Ever see an airplane or bus pass by and wondered where it was going? Well, the Q100 bus out of Queens, N.Y., has a unique route. It's the only form of public transportation to one of the worst jails in the country: Rikers Island.
Photographer Salvador Espinoza set out to reveal what that long ride on the Q100 through Queens and over the "Bridge of Pain" to the Perry Center on Rikers Island was really like for the people riding to visit loved ones. After all, the Queens native has seen the families of the incarcerated waiting to board that bus every Thursday through Sunday for as long as he could remember.
"The key inspiration was to make more people aware of the effects of mass incarceration on inmates' families," Espinoza tells A Plus. "If one were to ride on the Q100 you would begin to wonder what happens on their visits as well as once they go back home and deal with the reality of having a loved one locked away."
Through black-and-white images, Espinoza was able to capture the raw emotion of the Q100 passengers enduring the long trek for a brief visit. Take for example Ivana, a woman Espinoza saw riding the Q100 bus often for a chance to see her 19-year-old son who had already been at Rikers for three years.
"She had not seen him in four months and was worried he wasn't receiving the packages she would send him," Espinoza recalls. "She was fresh off a kidney transplant when she went to visit and because of the DOC's (Department of Corrections) policy of not allowing medication on the island, she wasn't able to take her meds at the prescribed time."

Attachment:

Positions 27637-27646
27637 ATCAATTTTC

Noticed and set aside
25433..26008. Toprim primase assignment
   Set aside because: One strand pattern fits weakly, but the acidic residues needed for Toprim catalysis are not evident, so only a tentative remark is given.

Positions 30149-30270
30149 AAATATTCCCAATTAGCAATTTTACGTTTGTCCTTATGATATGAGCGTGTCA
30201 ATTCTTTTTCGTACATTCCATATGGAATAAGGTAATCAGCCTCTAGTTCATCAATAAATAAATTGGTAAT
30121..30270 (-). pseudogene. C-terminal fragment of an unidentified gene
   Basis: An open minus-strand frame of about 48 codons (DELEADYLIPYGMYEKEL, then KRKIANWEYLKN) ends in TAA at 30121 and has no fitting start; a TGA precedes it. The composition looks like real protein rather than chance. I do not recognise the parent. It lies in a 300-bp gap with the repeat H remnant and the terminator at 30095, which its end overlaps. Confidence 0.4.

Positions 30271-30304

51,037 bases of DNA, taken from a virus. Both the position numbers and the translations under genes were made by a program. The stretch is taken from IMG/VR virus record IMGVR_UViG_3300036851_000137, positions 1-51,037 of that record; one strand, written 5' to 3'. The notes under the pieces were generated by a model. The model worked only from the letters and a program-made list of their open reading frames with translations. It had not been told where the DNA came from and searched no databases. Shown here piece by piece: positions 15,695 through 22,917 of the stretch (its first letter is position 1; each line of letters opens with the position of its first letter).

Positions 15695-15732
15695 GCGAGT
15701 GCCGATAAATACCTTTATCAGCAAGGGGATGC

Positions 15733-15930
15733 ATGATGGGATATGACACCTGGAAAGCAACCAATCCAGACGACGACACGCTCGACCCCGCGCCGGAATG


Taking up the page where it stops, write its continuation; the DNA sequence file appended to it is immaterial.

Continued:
Due to her medical requirements that couldn't be fulfilled on Rikers Island, Ivana was only able to visit with her son for a very short time.
"In total, she spent about six hours [traveling] for a five-minute visit," Espinoza adds.
The Q100: Photographing the city bus to Rikers exhibit, which was funded by the Queens Council on the Arts, began on Dec. 10 at QNS Collective in Long Island City, Queens, and will be on display until January 15, 2017.
"My goal is to bring more awareness to the effect these policies have on families on our communities," Espinoza says. "This is really just a start for this project, and I hope to continue this work for years to come as I see it evolving and taking on its own course."
Check out more of Salvador Espinoza's compelling work.
1. A woman with two small children makes the journey to Rikers Island.
2. Passengers are given an amnesty period before exiting the bus at Rikers Island where they can leave any contraband on the bus and they will not be charged.
3. Inmates are only allowed to wear solid white undergarments. Many visitors pick up these necessities at the bus stop, foregoing the long process of having them shipped and possibly never reaching their loved one.
4. A gentleman passenger heading to visit a loved one at Rikers Island.
5. A Rikers Island corrections officer holds the back doors of the bus.
6. The Q100 bus is the only method of public transportation onto Rikers Island. People from all over the city and sometimes out of state ride the bus in order to visit their loved ones Wednesdays through Sundays. Newly released inmates who do not have anyone to pick them up also ride this bus.
7. After the long trek, Q100 passengers enter the Rikers Island visitors center to see their loved ones.